State v. Taylor

Annotate this Case

264 N.W.2d 157 (1978)

STATE of Minnesota, Respondent, v. Daniel Carl TAYLOR, Appellant.

No. 47347.

Supreme Court of Minnesota.

March 17, 1978.

C. Paul Jones, Public Defender, Robert E. Oliphant, Asst. Public Defender, Minneapolis, for appellant.

Warren Spannaus, Atty. Gen., St. Paul, Gary W. Flakne, County Atty., Vernon E. Bergstrom, Chief, App. Div., David W. Larson and Phebe S. Haugen and Lee Barry, Asst. County Attys., Minneapolis, for respondent.

Considered and decided by the court without oral argument.


Defendant was found guilty by a district court jury of a charge of making terroristic threats in violation of Minn.St. 609.713, and was sentenced by the trial court to a limited maximum term of 1 year and 1 day in prison. The sole issue on this appeal from judgment of conviction and from an order denying defendant's motion for a new trial is whether the trial court prejudicially erred in permitting the state to elicit on cross-examination of defendant that approximately 6 years earlier, when he was 20 years old, he had been convicted in Iowa of possessing marijuana.

While we agree with defendant that the crime arguably had very little relevance to the truth-seeking process or to defendant's credibility as a witness, we do not think this is a case like State v. Stewart, 297 Minn. 57, 209 N.W.2d 913 (1973), where the interests of justice warrant granting defendant a new trial on this ground.

We note in passing that the issue of impeachment by prior conviction is now governed by Rule 609, Rules of Evidence, effective July 1, 1977.


SHERAN, Chief Justice (dissenting).

I would reverse this conviction and remand for a new trial. In order to understand the reasons for my position, it is helpful to sketch briefly the facts.

On May 14, 1976, just before midnight, Mrs. Laureen McElroy and her 4-year-old child were sitting in a car outside the Greyhound Bus Depot in Minneapolis waiting for her husband when she noticed a young man with long hair and a full beard enter the depot carrying an attache case and a textbook in a paper bag. Shortly thereafter he left the depot without his parcels and, according to Mrs. McElroy, walked over to her and said in a normal voice, "Don't go in there. There's a bomb in there." He then walked off.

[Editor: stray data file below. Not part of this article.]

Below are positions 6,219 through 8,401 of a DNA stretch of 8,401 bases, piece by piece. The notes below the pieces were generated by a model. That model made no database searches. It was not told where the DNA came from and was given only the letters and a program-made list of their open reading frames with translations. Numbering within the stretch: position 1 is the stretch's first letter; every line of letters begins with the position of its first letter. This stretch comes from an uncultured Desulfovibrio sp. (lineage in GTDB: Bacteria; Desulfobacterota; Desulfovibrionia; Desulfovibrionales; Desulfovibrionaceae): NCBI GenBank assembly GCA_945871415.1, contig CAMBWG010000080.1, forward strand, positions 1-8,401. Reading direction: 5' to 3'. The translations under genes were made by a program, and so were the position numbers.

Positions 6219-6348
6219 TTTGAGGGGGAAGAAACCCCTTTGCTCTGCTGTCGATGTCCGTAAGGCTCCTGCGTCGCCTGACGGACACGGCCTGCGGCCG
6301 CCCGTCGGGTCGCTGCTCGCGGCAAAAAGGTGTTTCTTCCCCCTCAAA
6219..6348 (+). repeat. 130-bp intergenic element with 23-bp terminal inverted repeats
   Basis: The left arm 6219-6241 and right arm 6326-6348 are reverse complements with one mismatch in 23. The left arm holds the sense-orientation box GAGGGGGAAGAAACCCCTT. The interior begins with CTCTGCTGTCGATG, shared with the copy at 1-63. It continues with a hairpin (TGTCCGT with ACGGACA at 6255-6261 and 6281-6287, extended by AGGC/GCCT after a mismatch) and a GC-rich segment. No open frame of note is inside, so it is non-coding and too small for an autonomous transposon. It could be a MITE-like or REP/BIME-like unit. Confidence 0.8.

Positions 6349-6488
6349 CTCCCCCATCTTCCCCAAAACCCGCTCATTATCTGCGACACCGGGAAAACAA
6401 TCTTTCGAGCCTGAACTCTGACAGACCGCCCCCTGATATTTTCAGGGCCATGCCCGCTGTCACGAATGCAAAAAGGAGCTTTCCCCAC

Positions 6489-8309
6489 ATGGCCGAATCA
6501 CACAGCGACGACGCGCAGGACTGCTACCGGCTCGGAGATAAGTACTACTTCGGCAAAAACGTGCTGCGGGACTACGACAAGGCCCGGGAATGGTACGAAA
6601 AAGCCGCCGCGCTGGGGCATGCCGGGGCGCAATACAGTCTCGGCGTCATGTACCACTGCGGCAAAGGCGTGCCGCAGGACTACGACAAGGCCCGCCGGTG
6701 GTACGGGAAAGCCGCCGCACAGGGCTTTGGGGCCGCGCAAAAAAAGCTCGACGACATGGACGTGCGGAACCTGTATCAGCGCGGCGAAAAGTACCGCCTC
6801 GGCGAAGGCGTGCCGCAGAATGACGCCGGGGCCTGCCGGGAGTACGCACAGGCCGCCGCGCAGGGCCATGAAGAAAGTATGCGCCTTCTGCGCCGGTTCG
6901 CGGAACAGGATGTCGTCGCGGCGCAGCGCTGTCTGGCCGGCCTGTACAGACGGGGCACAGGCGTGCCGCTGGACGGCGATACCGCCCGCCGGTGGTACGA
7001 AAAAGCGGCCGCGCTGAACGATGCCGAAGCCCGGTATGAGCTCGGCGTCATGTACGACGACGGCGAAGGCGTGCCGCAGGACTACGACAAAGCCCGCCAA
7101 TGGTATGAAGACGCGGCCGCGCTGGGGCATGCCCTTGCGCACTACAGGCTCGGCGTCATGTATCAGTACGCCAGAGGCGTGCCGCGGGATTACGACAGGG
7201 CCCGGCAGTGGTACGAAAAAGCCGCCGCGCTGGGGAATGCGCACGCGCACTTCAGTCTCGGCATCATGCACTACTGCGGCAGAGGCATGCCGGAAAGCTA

Mrs. McElroy continued to wait in the car until her husband returned a few minutes *158 later. When she told him of the "threat," he reported the incident to the authorities. In the subsequent search of rental lockers the police found an attache case which Mrs. McElroy identified as the one she had seen. Inside were notes, some books in which the name Daniel Taylor was inscribed, and a calculator, but no bomb.

When the defendant returned to the depot the next day for his belongings, he was informed of the "bomb threat" and that the police had taken his attache case. He went to the station and retrieved his case and book. He was not arrested until May 25, 1976, 10 days later, after he was identified in a police lineup by Mrs. McElroy.

The defendant's recitation of events was different. After attending classes at Dunwoody Institute where he was a student, he spent some time playing pool in a bar on Hennepin Avenue rather than returning home with his books. In order to be able to dance at Zachariah's without worrying about the possible theft of his attache case which contained an expensive calculator and some very important notes, he decided to go to the bus depot and store them in a rented locker. After depositing his attache case and his book, he returned directly to Zachariah's without speaking to anyone. During all his communications with the police and other persons about the incident he steadfastly maintained that he had spoken with no one after leaving the terminal and had never made any bomb threat.

He was tried in district court for violating Minn.St. 609.713, subd. 2, which reads as follows:

"Whoever communicates to another with purpose to terrorize another or in reckless disregard of the risk of causing such terror, that explosives or an explosive device or any incendiary device is present * * * may be sentenced to imprisonment for not more than three years." (Italics supplied.)

The only evidence introduced linking defendant to the alleged crime was the testimony of Mrs. McElroy. The defendant then took the stand and repeated his story. On recross-examination by the prosecutor, defendant admitted, over objection by his attorney, that he had been convicted in Iowa of possession of 1½ ounces of marijuana approximately 6 years before. After deliberating only 1½ hours, the jury found him guilty as charged and he was sentenced to prison for 1 year and 1 day.